moon and patron of writing, learning and the sciences, was often represented as
a man with the head of an ibis. Isis and Maat were often represented with wings
as we can see in the two images above and below.
The Egyptian Book of the Dead lists 500 gods and goddesses, and it is possible
to identify at least 1200 more dieties in later ancient Egyptian writings.
Some of these dieties were undoubtedly closer to our concept of an angel rather
than a god, however: for instance there was at one time a cult dedicated to
invoking the help of the Hunmanit, who were a group of entities connected with
the sun, portrayed as rays of the sun, rather like the Christian representation of
the angel choir of the seraphim. The Hunmanit had a responsibility to look after
the sun, such that by looking after the sun, they were also indirectly fulfilling
a responsibility to look after humanity at the same time.
Insofar as they were guardians, and angels, it does not seem unreasonable to
characterise them as early versions of the guardian angel. As with the Sumerians,
Egyptian iconography includes 'winged humans' of one sort or another also: for
instance Isis, queen of all the Egyptian goddesses, is often represented as a
woman with wings. The flowering of Sumerian culture was contemporaneous with the first
few dynasties of the great culture of ancient Egypt, around 2,500 BC, and archaeologists
incline to the view that there was a traffic not only of artefacts, but also of ideas
and iconography between Sumeria and Egypt before the time when Sumerian influence
declined (around 2,000 BC). However archaelogists are apparently not in a
position to say clearly whether the winged human motif was imported into Egypt from
Sumeria, or vice versa, or whether it arose spontaneously and separately in
each of the two cultures.
The Indo-European Migration.
Beginning at the end of the fourth millenium BC, there was a movement of people, whose
distinct ethnicity we have come to call 'Indo-European', from Europe to Central Asia,
and even as far as North India. This movement is still shrouded in a degree of mystery,
but it would appear that there were probably a number of migratory 'waves' in an easterly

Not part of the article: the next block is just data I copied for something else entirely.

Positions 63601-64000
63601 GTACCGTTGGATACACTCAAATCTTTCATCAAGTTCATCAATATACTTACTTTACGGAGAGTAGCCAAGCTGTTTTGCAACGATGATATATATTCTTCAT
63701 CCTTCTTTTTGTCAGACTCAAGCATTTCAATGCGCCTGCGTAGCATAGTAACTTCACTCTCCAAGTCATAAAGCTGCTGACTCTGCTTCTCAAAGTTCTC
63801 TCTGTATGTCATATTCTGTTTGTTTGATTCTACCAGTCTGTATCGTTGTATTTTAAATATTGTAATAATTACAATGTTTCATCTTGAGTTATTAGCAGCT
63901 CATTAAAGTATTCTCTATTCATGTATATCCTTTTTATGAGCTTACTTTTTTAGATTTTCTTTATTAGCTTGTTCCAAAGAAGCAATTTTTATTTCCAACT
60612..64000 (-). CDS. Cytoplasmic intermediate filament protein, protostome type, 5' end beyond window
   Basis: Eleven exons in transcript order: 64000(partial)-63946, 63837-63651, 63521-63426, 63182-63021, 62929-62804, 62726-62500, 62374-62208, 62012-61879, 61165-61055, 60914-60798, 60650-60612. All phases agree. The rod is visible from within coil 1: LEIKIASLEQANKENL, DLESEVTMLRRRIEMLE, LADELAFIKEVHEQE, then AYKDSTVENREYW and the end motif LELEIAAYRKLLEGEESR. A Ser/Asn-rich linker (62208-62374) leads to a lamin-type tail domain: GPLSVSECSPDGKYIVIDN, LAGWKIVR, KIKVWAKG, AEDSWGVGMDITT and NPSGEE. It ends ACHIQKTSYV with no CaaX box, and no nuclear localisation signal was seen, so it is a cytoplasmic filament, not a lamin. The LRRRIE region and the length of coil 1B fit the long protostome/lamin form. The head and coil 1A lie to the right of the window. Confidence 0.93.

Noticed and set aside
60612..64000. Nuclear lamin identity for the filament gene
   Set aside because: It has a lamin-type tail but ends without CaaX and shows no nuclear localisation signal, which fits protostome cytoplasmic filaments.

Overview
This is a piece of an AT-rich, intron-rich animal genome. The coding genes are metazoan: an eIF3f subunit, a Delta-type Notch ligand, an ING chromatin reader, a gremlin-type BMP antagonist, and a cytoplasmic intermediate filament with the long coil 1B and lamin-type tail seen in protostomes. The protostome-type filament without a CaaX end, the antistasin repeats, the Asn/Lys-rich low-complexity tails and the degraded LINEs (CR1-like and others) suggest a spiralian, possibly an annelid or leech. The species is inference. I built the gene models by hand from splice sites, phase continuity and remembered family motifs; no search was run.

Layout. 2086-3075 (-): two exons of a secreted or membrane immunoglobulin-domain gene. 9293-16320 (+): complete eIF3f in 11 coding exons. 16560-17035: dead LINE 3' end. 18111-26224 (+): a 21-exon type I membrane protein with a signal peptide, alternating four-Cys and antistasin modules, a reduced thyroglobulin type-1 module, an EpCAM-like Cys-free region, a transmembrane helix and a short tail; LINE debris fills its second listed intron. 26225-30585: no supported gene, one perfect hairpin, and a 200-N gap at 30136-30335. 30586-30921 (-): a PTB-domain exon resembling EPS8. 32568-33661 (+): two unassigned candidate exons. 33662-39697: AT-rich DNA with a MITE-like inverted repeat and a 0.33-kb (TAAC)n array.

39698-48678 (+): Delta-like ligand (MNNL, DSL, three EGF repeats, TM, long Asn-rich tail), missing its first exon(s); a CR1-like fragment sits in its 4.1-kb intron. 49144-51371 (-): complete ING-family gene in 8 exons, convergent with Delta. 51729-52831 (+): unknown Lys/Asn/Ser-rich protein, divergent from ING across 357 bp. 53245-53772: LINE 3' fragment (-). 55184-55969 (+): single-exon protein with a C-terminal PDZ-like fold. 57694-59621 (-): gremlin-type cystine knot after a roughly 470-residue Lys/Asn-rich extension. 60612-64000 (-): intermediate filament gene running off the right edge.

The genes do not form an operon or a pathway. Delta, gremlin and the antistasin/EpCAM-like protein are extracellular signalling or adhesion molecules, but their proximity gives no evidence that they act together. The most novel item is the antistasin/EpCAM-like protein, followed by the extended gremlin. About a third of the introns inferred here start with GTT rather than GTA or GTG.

direction up to and including the first millenium BC, reaching a peak around 2000 BC.
Among other things this migration helps explain the similarities between the ancient Greek
and ancient Sanskrit languages. Modern Tajik is a linguistic relative. But how does this
relate to the subject at hand?
Well, when we look at the extent of these Indo-European migrations, across thousands of miles
of Asian landscape into the mists of time, it helps to underline the fact that there MUST
have been a dissemination of both objects and ideas between Central Asia and Europe that
was fairly widespread even in extremely ancient times. A look at a map of the (later)
Persian empire also helps underline the extent to which artefacts and culture could travel
from India on the one hand to Greece on the other (and vice versa). And just as we find
the god Mithras (for instance) popping up in Greece and Central Asia (see next section),
so we find his counterpart Mitra in the Rig-Veda, the most ancient of all Hindu 'texts'
(that possibly goes back in spoken form to 3,000 BC).
Mithras was a light-bringer god, whose cult flourished between 1500 BC and the time
of Christ, in lands as far apart as India and Great Britain, with a basis in what
was then known as Persia
(see map of the Persian empire around 500 BC).
Although in his own cult Mithras does not fully conform to the image of 'angel' that
we are particularly interested in here, nevertheless Mithraism was the most prevalent
religion in Persia when Zoroaster (qv section below) was alive, and in Zoroastrianism
Mithras was considered to be an angel who mediated between heaven and earth,
later becoming judge and preserver of the created world. In Vedic cosmology also
(where in the Rig Veda, Mitra is mentioned over 200 times), Mitra appears often to be
more angel than god. The 'Mithras-cult' images of Mithras that
we see here are typical close variations on the same scene, where Mithras fights
the sacred bull, with his cloak billowing out behind him in a way that seems meant
to suggest wings. Over and over again we find Mithras depicted in this way.
'Mihr', the ancient Persian form of the word 'Mithras', meant not only 'sun' but
also 'friend', and this is how Mithras was worshipped, both as a distant sun-god and
also as a close personal source of love and support (ideas which are not a million miles
away from the concept of a 'guardian angel'...).
For more information on Mithras see
A Sceptic's Guide To Church History: Mithras.
The Cult Of Mithras.
A few paragraphs above we talked of how, in the fourth, third and second millenia before
Christ, a number of migrations of European Indo-European people took place, with people
of European ancestry finding their way eastward to Central Asia and as far as India.
Zoroaster was a real-life member of this ethnic grouping, living in Persia
(in and around present-day Iran, Turkmenistan and Uzbekistan) around 650 BC,
when as a result of what he claimed were angelic communications, he spread a
monotheistic religious message that subsequently became the religion of the Persian
empire (prior to these beliefs being superceded by Islam) and which also influenced